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UK to cut troops in Iraq, triggering standoff in U.S.

White House says pullout shows progress; Democrats ask Bush to bring forces home

British Prime Minister Tony Blair

British Prime Minister Tony Blair

Britain said on Wednesday it would begin withdrawing troops from Iraq, triggering a new political standoff in Washington over U.S. President George W. Bush's decision to deploy thousands of extra U.S. soldiers.
In Iraq, U.S. officials said insurgents shot down a U.S. military helicopter with nine people on board north of Baghdad but no one was killed. It was the eighth downing of a helicopter in Iraq in a month.
The White House portrayed British Prime Minister Tony Blair's announcement London would withdraw almost a quarter of its troops in coming months as a sign of progress but opposition Democrats seized on it to press Bush to bring U.S. troops home.
"I think [the British] believe that in southern Iraq, that Basra region where (British troops have) been most active, we have made significant progress," Vice President Dick Cheney told ABC News in Japan.
Efforts by Democrats in control of the U.S. Congress to withdraw forces would hurt the broader fight against terrorism, he said. Last week, the House of Representatives passed a symbolic resolution opposing more U.S. soldiers in Iraq.
Democrats seized on Blair's statement as support for their position that a political solution was needed rather than sending more troops into the four-year conflict in Iraq, in which 3,148 U.S. soldiers have been killed.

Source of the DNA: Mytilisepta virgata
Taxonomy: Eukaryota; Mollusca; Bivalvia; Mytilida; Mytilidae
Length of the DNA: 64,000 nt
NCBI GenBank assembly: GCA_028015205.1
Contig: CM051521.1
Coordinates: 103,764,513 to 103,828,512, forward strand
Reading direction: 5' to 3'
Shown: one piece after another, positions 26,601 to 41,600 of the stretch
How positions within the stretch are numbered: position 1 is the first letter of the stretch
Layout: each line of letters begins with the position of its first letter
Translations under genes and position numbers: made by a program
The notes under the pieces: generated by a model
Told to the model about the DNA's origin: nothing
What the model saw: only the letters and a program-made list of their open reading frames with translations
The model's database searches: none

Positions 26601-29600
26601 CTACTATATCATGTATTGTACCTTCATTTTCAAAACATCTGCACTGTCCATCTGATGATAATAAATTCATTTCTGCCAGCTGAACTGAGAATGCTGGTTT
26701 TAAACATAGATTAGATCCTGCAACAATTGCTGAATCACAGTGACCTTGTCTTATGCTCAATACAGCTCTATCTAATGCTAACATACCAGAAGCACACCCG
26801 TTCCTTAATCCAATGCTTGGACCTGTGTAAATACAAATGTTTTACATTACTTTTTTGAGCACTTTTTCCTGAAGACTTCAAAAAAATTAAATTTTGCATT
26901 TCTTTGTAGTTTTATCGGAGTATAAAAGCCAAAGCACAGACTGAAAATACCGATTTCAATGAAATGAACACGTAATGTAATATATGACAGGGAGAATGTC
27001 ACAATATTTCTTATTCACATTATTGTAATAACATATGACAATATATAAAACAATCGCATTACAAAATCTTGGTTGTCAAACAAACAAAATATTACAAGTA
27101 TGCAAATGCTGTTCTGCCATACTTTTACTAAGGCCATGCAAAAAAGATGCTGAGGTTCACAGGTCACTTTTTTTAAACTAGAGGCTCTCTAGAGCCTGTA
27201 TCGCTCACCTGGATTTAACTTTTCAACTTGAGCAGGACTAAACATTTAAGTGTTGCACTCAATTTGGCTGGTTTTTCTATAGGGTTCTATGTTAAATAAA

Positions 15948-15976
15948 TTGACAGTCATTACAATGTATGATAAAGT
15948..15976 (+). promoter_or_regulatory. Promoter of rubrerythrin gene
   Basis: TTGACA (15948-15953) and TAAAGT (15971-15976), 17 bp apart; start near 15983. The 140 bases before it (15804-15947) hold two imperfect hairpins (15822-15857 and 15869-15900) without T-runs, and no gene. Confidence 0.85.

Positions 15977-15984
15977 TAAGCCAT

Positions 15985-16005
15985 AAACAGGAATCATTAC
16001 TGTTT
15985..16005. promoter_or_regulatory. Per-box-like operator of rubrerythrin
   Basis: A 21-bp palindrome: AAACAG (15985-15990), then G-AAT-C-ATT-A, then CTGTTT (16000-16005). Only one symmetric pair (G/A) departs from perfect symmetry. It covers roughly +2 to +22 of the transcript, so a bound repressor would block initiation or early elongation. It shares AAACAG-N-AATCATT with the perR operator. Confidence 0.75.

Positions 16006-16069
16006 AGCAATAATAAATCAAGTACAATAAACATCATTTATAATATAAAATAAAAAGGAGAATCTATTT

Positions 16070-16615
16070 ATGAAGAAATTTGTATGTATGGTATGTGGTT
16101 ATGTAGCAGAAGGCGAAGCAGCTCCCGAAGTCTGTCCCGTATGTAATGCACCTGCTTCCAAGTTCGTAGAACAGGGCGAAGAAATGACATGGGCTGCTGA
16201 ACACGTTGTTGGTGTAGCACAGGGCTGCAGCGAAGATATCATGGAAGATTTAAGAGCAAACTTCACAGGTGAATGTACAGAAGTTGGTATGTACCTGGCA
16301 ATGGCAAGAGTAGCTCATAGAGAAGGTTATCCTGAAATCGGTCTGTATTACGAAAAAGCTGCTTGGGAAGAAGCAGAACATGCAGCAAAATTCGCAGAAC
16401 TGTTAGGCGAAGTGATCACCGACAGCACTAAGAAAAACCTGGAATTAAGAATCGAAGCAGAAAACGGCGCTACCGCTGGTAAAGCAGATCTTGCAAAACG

"There can be no purely military solution in Iraq," said Senate Majority Leader Harry Reid. "At a time when President Bush is asking our troops to shoulder a larger and unsustainable burden policing a civil war, his failed policies have left us increasingly isolated in Iraq and less secure here at home."
Blair, whose popularity at home has sunk because of his support for Bush over Iraq, said British troop levels would be reduced by 1,600 but soldiers would remain into 2008 to provide support and training if Iraq wanted.
"The actual reduction in forces will be from the present 7,100 - itself down from over 9,000 two years ago - to roughly 5,500," he told parliament.
Denmark and Lithuania said they would withdraw most of their troops from Iraq by August. Many other countries which joined U.S.-led forces in Iraq, such as Japan and Spain, have already pulled out troops.
Bush is sending 21,500 more troops to Iraq where U.S. forces number some 141,000.
Blair, due to step down this year, said Britain's plans reflected different security conditions faced by U.S. troops in Baghdad and those in the south where Britain handed over command of the main Iraqi army unit in Basra to Iraqis on Tuesday.
Anthony Cordesman at the Center for Strategic and International Studies in Washington said the British withdrawal would play into the hands of Iranian-backed Shiites in Iraq.
"The British cuts will in many ways simply reflect the political reality that the British 'lost' the south more than a year ago," he said.
In Basra, Iraq's second city and a major center for oil production, many expressed relief at the planned British withdrawal but some voiced fears it was premature.
Iraqi Prime Minister Nuri al-Maliki has called the U.S.-backed security crackdown in Baghdad which started last week a "brilliant success." But a spate of car bombs that have killed scores has tempered early optimism.


Updated : 2021-10-27 18:48 GMT+08:00